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So here’s your warning – today I’m writing on a controversial topic – the Washington Redskins.  I’m not going to comment on whether I think the name is offensive or not – it doesn’t matter if I think it is offensive – there are people who do feel that it is and there are people who do not and anything I say here won’t change one person’s mind and that’s not my intent anyway.

Instead, today I want to comment on the US Patent Office’s decision to cancel the trademarks belonging to the Washington Redskins.  I find this decision to be a bit of scapegoating.

Let’s start with the definition of scapegoat.  I found two good ones that sum it up pretty well.  1. A person or group made to bear the blame for others or to suffer in their place.  2. Chiefly Biblical. a goat let loose in the wilderness on Yom Kippur after the high priest symbolically laid the sins of the people on its head. Lev. 16:8,10,26.  Both of these definitions comes from dictionary.com.  

This decision seems similar to the NBA decision to outlaw the Clippers owner Silver over what was deemed racist comments.  Now I have no idea if the comments were racist – I didn’t hear or see the comments.  I did see and hear the response though.  Regardless of whether Silver was guilty of racism or not, the response was to scapegoat the man – heap the sins of culture, namely racism, on one man and drive him out of the community.  The result of doing this is to make the people “clean” of their sins.  The problem with this is that the sins “come back.”  It has to be done again and again and again.  Why, because people can’t clean themselves – people are imperfect and fallen.  We have a broken relationship with God, with others, with the rest of creation and with ourselves.  As we Lutherans say – we are incapable of fixing this.  We rely on God’s grace.  It’s all God’s action, none of ours.  God is the only one who can cleanse us.

The US Patent Office’s decision smacks of scapegoating also.  The office decided to heap the sins of the culture onto a football team/owner.  All that is left is to drive out the scapegoat.  Then we can all feel better about ourselves and tell ourselves that we aren’t racists because we find the name of a professional football team offensive and we got rid of it.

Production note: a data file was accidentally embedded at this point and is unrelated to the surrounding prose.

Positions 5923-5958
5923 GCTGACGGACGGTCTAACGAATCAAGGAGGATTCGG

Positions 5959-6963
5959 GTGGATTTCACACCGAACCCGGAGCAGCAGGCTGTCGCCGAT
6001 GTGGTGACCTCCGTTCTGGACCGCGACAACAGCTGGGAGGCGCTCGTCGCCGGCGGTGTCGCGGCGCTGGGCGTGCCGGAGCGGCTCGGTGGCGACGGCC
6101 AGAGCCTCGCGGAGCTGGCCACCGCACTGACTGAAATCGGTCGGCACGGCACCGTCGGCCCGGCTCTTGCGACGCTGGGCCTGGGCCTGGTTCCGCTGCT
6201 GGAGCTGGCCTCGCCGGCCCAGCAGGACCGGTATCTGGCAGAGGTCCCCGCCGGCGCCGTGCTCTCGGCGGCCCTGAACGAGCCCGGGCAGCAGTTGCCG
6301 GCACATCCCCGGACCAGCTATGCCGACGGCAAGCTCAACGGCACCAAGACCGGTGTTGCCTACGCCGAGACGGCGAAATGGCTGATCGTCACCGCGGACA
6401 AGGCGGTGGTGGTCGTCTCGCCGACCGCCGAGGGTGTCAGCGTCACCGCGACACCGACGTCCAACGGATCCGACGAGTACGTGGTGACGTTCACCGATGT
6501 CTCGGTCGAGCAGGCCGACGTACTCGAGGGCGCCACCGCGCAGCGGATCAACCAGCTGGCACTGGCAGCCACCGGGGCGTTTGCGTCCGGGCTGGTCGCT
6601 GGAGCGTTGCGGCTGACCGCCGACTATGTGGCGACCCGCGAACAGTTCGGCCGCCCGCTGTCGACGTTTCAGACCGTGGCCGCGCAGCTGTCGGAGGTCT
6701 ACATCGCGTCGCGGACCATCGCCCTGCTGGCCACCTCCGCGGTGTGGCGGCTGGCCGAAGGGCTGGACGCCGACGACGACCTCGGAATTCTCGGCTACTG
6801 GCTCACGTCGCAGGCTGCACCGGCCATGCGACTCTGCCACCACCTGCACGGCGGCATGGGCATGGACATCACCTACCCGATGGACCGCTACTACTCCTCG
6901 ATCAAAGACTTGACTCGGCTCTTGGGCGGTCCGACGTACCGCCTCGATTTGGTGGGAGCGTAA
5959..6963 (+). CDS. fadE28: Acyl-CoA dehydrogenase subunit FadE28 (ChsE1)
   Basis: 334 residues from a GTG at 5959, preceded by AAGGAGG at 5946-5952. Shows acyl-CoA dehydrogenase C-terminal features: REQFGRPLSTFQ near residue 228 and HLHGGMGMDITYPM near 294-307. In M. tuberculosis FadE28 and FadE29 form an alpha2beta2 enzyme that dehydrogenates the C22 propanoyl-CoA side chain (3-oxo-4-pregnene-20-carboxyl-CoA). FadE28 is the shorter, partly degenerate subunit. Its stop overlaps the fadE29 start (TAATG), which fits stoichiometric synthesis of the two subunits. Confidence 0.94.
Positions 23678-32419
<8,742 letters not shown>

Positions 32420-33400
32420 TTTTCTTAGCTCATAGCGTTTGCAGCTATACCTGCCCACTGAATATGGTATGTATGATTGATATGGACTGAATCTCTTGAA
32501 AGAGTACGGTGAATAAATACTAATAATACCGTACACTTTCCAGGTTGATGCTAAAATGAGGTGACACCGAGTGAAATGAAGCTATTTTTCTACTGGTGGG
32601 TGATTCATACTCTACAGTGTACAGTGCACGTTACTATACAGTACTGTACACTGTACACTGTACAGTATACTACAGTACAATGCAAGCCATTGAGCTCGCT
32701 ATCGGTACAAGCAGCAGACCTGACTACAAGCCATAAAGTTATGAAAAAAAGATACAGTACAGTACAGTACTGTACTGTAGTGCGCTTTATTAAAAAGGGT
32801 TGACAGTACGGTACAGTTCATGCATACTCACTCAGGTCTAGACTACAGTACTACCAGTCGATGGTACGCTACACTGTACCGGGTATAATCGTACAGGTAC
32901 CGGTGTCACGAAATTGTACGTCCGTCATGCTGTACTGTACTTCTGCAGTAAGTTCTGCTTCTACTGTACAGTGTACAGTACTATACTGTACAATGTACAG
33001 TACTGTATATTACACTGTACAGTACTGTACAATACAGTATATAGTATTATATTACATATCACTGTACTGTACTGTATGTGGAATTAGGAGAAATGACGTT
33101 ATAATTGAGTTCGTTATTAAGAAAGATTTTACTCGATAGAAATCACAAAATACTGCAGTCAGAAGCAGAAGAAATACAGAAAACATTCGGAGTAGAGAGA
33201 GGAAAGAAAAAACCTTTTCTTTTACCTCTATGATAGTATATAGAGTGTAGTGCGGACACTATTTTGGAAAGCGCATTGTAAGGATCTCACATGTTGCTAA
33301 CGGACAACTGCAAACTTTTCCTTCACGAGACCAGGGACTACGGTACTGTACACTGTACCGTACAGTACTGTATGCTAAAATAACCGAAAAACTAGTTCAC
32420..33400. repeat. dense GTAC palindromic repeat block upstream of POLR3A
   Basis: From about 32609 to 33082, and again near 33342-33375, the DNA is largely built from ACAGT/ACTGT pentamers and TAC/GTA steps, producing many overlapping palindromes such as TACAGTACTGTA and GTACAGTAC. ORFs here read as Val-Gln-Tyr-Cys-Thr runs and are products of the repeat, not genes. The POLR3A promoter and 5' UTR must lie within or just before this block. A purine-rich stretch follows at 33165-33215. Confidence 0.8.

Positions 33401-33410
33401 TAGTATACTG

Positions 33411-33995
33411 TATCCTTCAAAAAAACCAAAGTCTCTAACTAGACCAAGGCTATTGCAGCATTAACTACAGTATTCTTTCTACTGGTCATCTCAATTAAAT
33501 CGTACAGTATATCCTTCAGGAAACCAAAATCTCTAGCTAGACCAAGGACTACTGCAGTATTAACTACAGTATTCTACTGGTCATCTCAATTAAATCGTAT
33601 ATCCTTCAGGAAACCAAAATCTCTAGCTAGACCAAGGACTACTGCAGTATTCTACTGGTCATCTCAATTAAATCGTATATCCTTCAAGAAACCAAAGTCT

There are several problems with this.  Actually, they are questions I have.  First, by repealing the trademark protection, doesn’t that allow anyone to use the trademark?  Doesn’t that mean more people will be able to use the trademark?  Isn’t that exactly opposite what the intention is?

Will the Redskins trademark become a symbol for something much like the confederate flag has become for some people?  I don’t know.  I hope not.

And let’s just pretend that enough pressure is put on Dan Snyder to make him change his mind and change the logo and name of the football team.  I’m sure there will be lots of cheering and lots of moaning as well.  People will be overjoyed and pissed off.  We’ll see a range of emotions and reactions.  My question is this – in what way will life improve for Native Americans as a result of changing the name and logo of a professional sports team?  Will any Native American’s life be better as a result?  Or will the discussion just end with the thought that “we did something” by those who find the name offensive.  Will there be a belief that our culture is now cured of any remaining racism because a team name was changed?  Will anybody care two weeks later when the news is onto another story like who’s ahead for the 2016 presidential race or some other nonsense?

I don’t have the answers to these questions and I don’t know that the answers necessarily matter that much.  I do know this much – scapegoating doesn’t work, it’s been tried for centuries and longer and it fails every time.  Yet we try it again and again – that’s the definition of insanity.  There is always the need for another scapegoat, again and again.  The only question will be who will be scapegoated next?